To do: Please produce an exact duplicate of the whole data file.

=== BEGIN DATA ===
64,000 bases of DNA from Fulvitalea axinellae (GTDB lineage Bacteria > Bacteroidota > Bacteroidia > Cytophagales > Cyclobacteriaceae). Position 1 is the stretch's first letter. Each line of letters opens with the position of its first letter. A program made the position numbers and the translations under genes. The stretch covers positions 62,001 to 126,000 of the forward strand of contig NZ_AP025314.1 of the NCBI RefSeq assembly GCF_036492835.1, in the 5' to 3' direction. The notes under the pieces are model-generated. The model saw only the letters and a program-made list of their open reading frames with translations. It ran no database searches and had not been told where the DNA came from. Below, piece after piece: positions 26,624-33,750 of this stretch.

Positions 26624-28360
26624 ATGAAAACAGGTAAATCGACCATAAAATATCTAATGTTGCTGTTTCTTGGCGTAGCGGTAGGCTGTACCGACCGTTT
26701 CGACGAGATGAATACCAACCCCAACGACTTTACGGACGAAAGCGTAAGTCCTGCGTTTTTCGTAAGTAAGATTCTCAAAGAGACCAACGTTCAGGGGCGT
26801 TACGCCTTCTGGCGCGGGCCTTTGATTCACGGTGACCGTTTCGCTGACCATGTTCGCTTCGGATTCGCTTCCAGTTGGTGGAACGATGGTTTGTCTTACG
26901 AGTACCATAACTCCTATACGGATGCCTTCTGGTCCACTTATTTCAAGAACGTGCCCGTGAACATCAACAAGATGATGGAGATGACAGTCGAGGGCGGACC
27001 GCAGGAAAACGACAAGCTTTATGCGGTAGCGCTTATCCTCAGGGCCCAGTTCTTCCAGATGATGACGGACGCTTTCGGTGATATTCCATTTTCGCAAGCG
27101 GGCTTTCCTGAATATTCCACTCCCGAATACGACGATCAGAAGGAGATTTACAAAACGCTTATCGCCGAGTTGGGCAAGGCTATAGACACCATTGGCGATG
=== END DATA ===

64,000 bases of DNA from Fulvitalea axinellae (GTDB lineage Bacteria > Bacteroidota > Bacteroidia > Cytophagales > Cyclobacteriaceae). Position 1 is the stretch's first letter. Each line of letters opens with the position of its first letter. A program made the position numbers and the translations under genes. The stretch covers positions 62,001 to 126,000 of the forward strand of contig NZ_AP025314.1 of the NCBI RefSeq assembly GCF_036492835.1, in the 5' to 3' direction. The notes under the pieces are model-generated. The model saw only the letters and a program-made list of their open reading frames with translations. It ran no database searches and had not been told where the DNA came from. Below, piece after piece: positions 26,624-33,750 of this stretch.

Positions 26624-28360
26624 ATGAAAACAGGTAAATCGACCATAAAATATCTAATGTTGCTGTTTCTTGGCGTAGCGGTAGGCTGTACCGACCGTTT
26701 CGACGAGATGAATACCAACCCCAACGACTTTACGGACGAAAGCGTAAGTCCTGCGTTTTTCGTAAGTAAGATTCTCAAAGAGACCAACGTTCAGGGGCGT
26801 TACGCCTTCTGGCGCGGGCCTTTGATTCACGGTGACCGTTTCGCTGACCATGTTCGCTTCGGATTCGCTTCCAGTTGGTGGAACGATGGTTTGTCTTACG
26901 AGTACCATAACTCCTATACGGATGCCTTCTGGTCCACTTATTTCAAGAACGTGCCCGTGAACATCAACAAGATGATGGAGATGACAGTCGAGGGCGGACC
27001 GCAGGAAAACGACAAGCTTTATGCGGTAGCGCTTATCCTCAGGGCCCAGTTCTTCCAGATGATGACGGACGCTTTCGGTGATATTCCATTTTCGCAAGCG
27101 GGCTTTCCTGAATATTCCACTCCCGAATACGACGATCAGAAGGAGATTTACAAAACGCTTATCGCCGAGTTGGGCAAGGCTATAGACACCATTGGCGATG